I was on my way back from London and was buying a coffee in the train’s overcrowded buffet car. This was back in 1997 and just a few days after the death of Princess Diana. Behind me a somewhat inebriated journalist was loudly confiding to his companion that her death was going to cost the newspaper industry millions of pounds. ‘We’ll never be able to replace her – her picture on the front page guaranteed sales’.
I wasn’t hugely shocked by his mercenary cynicism – though I was surprised at his booze-induced frankness – because, while our news media here in the UK is often described as being among the best that is available anywhere, it does seem to have become much more sensationalising and trivialising in the past decade or so.
The NLP suggestion, when faced with someone’s inappropriate behaviour, is to look for the ‘intention’ behind that behaviour rather than focus merely on the behaviour. By “intention” we mean one of the person trying to achieve through their behaviour is . So if a colleague is being difficult in some way we seek to find out what are they trying to achieve through that behaviour. If one’s child or partner is sulking we aim to find out what they trying to achieve through sulking.
If we apply this to the news media it’s pretty obvious what’s going on – the newspapers, magazines, television and radio want to keep us coming back for more. The individual journalists want to further their careers, get more money and collect awards. And in both cases we, their customers, are a means to an end.
In addition to seeking the intention behind that behaviour is also useful to use the NLP Different Perspectives, or Perceptual Positions patterns that we can see the situation through their eyes. Applying this to the media their behaviour is quite logical in that they are prepared to do whatever it takes to stay in business, especially with so many people switching to the Internet for news.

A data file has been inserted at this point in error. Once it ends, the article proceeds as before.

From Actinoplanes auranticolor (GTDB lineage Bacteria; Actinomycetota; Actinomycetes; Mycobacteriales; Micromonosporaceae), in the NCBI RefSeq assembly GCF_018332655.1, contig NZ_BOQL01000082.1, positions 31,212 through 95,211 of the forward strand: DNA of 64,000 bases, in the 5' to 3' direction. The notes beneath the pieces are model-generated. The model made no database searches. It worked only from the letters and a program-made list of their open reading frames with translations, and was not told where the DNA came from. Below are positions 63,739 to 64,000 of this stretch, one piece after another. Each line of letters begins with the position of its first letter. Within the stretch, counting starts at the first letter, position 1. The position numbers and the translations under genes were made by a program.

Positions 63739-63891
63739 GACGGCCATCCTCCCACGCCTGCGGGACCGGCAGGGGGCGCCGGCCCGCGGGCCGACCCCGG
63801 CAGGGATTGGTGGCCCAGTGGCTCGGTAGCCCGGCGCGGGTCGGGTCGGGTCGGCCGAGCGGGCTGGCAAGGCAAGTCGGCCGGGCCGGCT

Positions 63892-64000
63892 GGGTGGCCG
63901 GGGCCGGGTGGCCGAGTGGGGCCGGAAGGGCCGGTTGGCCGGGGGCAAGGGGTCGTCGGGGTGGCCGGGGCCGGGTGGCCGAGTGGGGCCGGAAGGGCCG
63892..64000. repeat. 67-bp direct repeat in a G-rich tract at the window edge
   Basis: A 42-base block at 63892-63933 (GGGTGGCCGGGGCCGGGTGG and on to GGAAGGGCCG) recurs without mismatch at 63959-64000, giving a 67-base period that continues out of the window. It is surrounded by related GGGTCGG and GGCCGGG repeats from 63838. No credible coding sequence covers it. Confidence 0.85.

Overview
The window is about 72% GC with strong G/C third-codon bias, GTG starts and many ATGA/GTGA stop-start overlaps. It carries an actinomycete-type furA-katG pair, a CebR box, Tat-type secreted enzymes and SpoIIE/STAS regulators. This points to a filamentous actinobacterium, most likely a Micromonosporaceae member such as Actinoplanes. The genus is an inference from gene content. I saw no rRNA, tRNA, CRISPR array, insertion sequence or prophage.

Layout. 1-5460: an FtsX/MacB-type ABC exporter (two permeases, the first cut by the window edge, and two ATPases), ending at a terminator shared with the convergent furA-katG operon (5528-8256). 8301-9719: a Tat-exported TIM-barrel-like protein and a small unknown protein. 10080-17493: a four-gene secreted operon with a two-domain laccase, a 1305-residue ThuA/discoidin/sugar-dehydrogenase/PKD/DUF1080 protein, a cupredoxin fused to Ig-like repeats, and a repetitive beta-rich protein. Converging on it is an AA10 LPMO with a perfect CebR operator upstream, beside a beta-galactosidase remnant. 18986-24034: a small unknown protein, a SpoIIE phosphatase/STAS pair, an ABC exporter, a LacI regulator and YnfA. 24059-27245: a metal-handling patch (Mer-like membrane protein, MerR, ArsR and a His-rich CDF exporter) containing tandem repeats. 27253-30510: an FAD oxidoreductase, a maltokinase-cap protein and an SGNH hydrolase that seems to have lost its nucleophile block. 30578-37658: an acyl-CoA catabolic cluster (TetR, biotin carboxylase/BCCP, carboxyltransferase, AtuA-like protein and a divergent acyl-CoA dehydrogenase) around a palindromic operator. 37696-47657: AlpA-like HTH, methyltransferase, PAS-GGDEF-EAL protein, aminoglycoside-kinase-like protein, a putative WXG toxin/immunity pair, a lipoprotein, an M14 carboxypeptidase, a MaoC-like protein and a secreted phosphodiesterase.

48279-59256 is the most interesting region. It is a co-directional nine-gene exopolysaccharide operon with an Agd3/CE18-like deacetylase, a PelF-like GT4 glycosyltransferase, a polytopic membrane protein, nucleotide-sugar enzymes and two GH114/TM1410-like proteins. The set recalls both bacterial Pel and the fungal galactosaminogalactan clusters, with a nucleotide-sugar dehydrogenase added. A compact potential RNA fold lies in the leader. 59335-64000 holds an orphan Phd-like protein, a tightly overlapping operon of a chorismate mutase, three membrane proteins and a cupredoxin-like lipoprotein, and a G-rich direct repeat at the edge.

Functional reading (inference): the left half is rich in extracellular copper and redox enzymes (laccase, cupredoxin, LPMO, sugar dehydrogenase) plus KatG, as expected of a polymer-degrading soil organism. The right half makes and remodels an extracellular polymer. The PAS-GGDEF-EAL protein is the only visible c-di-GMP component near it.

If we then use the NLP tactic of Chunking Up in order to recognise the bigger picture behind the various methods they use we can recognise a three-part formula for attracting you and I: the 3 S’s of shock, sadden, and scare. The accepted wisdom in the media is that good news doesn’t sell and they appear to believe that this best way of selling copies, or maintaining ratings or, in the case of individual journalists making a name for yourself.
(Yes, there could be a fourth ‘S’ in the formula if we add ‘seduce’. And some sections of the media do quite well by featuring naked bodies and salacious gossip and investigations into people’s private lives.)
Right now the Global Economic Crisis is, not surprisingly, big news so we are fed daily dollops of grim news: job cuts, business closures, house prices falling, falling profits, and consumers and running scared rather than shopping. And you can bet that there will be ever more gloomy predictions and reports for at least the next few months.
This will continue until a serious plane crash, terrorist atrocity, or natural calamity steals the headlines for a week or so. And you can bet that already there is that other trusty perennial The Annual Great Winter Flu Scare story waiting in the wings, just in case, to boost the ratings and advertising and sales.
Earlier this year we were receiving warnings that rising prices was going to cause famine in most developing countries. At about the same time reports on rising petrol prices reached near-hysteria with warnings that driving would soon become too expensive for many of us – and make food too expensive for many even in the developed world. And then we had the running story that we in Europe were facing a winter freeze up because Russia was going to turn off the gas supply.